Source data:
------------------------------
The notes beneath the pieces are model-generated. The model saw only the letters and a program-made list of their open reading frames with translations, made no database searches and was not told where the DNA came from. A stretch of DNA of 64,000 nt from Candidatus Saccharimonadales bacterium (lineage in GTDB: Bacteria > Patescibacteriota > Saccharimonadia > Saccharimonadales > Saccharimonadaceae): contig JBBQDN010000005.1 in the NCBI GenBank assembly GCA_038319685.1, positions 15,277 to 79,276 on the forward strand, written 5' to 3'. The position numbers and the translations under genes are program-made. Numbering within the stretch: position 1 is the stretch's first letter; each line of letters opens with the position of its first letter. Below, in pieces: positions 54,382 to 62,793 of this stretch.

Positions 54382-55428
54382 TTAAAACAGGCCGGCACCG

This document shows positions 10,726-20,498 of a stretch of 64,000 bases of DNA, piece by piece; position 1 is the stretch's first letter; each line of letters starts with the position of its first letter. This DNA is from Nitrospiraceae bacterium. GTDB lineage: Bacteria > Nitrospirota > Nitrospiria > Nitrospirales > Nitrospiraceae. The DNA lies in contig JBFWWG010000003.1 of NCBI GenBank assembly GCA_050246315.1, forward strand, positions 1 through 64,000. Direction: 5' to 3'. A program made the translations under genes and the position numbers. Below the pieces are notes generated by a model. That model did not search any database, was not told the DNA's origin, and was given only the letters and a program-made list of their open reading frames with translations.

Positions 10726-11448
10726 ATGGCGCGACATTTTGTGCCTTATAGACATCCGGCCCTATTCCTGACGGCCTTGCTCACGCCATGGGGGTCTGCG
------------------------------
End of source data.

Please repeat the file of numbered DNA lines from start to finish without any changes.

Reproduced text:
The notes beneath the pieces are model-generated. The model saw only the letters and a program-made list of their open reading frames with translations, made no database searches and was not told where the DNA came from. A stretch of DNA of 64,000 nt from Candidatus Saccharimonadales bacterium (lineage in GTDB: Bacteria > Patescibacteriota > Saccharimonadia > Saccharimonadales > Saccharimonadaceae): contig JBBQDN010000005.1 in the NCBI GenBank assembly GCA_038319685.1, positions 15,277 to 79,276 on the forward strand, written 5' to 3'. The position numbers and the translations under genes are program-made. Numbering within the stretch: position 1 is the stretch's first letter; each line of letters opens with the position of its first letter. Below, in pieces: positions 54,382 to 62,793 of this stretch.

Positions 54382-55428
54382 TTAAAACAGGCCGGCACCG

This document shows positions 10,726-20,498 of a stretch of 64,000 bases of DNA, piece by piece; position 1 is the stretch's first letter; each line of letters starts with the position of its first letter. This DNA is from Nitrospiraceae bacterium. GTDB lineage: Bacteria > Nitrospirota > Nitrospiria > Nitrospirales > Nitrospiraceae. The DNA lies in contig JBFWWG010000003.1 of NCBI GenBank assembly GCA_050246315.1, forward strand, positions 1 through 64,000. Direction: 5' to 3'. A program made the translations under genes and the position numbers. Below the pieces are notes generated by a model. That model did not search any database, was not told the DNA's origin, and was given only the letters and a program-made list of their open reading frames with translations.

Positions 10726-11448
10726 ATGGCGCGACATTTTGTGCCTTATAGACATCCGGCCCTATTCCTGACGGCCTTGCTCACGCCATGGGGGTCTGCG